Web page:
[Distutils] Manifests

Paul Prescod paul at prescod.net
Sun Jan 18 18:10:31 EST 2004

I love distutils. It is a key piece of Python infrastructure. But I'm 
not happy with one of its design decisions.

Consider the case of Joe Blow. He creates the simplest possible 
distribution structure:

from distutils.core import setup

     name = "pyximport",
     version = "1.0",
     url = "http://www.example.com",
     author = "Joe Blow",
     author_email = "joe at example.com",
     py_modules = ["doit"])

The distutils docs[1] say:

"If you don't supply an explicit list of files (or instructions on how 
to generate one), the sdist command puts a minimal default set into the 
source distribution."

The default set described is just what Joe needs. He is happy. He tries 
to create the distribution:

bash-2.05a$ python setup.py sdist
running site customization
running sdist
warning: sdist: manifest template 'MANIFEST.in' does not exist (using 
default file list)
warning: sdist: standard file not found: should have one of README, 
writing manifest file 'MANIFEST'

Oops. Forgot the README. So Joe adds the README. He also remembers that 
there is a nother module: "dothat". So he updates py_modules in 
setup.py. He regenerates and gets no errors. He uploads to his website. 
The problem is: his users WILL NOT get README or dothat.py. Distutils 
will not update the MANIFEST file. Joe probably didn't even notice that 
a MANIFEST exists and certainly won't care about it until it bites him 
in the ass. Even if he read the documentation closely, he would get a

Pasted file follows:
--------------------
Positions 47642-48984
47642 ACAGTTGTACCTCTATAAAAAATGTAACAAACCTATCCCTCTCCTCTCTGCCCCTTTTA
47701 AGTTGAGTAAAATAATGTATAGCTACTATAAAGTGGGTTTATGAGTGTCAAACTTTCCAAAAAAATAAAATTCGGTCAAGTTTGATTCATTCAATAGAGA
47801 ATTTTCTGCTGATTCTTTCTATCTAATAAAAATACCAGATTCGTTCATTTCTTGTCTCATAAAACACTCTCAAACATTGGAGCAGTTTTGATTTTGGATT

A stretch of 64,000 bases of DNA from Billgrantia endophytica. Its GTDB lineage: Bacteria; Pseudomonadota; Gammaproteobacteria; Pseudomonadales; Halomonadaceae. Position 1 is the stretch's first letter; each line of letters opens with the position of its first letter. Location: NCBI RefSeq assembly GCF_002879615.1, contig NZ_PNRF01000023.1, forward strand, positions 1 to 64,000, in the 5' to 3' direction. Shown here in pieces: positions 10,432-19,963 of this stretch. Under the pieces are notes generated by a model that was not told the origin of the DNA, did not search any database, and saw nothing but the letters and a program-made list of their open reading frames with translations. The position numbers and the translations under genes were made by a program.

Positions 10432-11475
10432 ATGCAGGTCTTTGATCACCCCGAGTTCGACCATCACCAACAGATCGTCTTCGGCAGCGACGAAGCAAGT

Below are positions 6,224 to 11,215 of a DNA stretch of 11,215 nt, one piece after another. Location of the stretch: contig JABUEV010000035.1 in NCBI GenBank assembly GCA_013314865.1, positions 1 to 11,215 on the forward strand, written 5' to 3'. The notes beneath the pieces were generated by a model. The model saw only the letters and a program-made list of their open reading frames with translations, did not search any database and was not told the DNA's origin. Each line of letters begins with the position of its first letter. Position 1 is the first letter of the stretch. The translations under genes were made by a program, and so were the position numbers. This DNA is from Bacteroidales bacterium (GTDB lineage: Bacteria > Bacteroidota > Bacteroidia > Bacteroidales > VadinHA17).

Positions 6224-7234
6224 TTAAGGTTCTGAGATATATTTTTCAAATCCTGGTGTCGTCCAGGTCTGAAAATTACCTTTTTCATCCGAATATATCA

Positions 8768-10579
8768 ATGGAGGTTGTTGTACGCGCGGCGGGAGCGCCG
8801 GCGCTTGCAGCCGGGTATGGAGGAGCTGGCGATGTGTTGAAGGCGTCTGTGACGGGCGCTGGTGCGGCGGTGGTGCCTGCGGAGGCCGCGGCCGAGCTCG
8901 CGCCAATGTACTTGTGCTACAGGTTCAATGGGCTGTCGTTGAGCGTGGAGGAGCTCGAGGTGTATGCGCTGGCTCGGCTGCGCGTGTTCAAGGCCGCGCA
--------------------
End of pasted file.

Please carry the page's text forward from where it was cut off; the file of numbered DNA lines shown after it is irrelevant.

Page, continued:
wrong impression:

"if either MANIFEST.in or the setup script ( setup.py )   are more 
recent than MANIFEST , recreate MANIFEST by reading MANIFEST.in"

That's not quite true because of the special case described in 
Distutil's source code:

     # The contents of the manifest file almost certainly depend on the
     # setup script as well as the manifest template -- so if the setup
     # script is newer than the manifest, we'll regenerate the manifest
     # from the template.  (Well, not quite: if we already have a
     # manifest, but there's no template -- which will happen if the
     # developer elects to generate a manifest some other way -- then we
     # can't regenerate the manifest, so we don't.)

I propose that if distutils is going to generate a MANIFEST then it 
should generate it to its temporary cruft directory, not to the source 
directory. If there is some reason that a user would want to hand-edit 
the output of this process and use it from then on as INPUT then they 
can copy it OUT of their distribution to the top-level directory where 
distutils will treat it from then on as INPUT. Their explicit copying 
action will indicate that they want to take control of its maintenance 

I really don't know why anyone would want to hand-maintain (or use a 
program to generate) a MANIFEST file when they could just as easily 
hand-maintain or code-generate the much more flexible manifest template 


(mostly unrelated thought:) I am not clear why distutils separates the 
concept of manifest template from setup.py. Couldn't you express your 
complete set of dependencies using globs etc. in the Python code? The 
whole manifest template seems like just one more file syntax to learn 
and one more file to maintain.

  Paul Prescod

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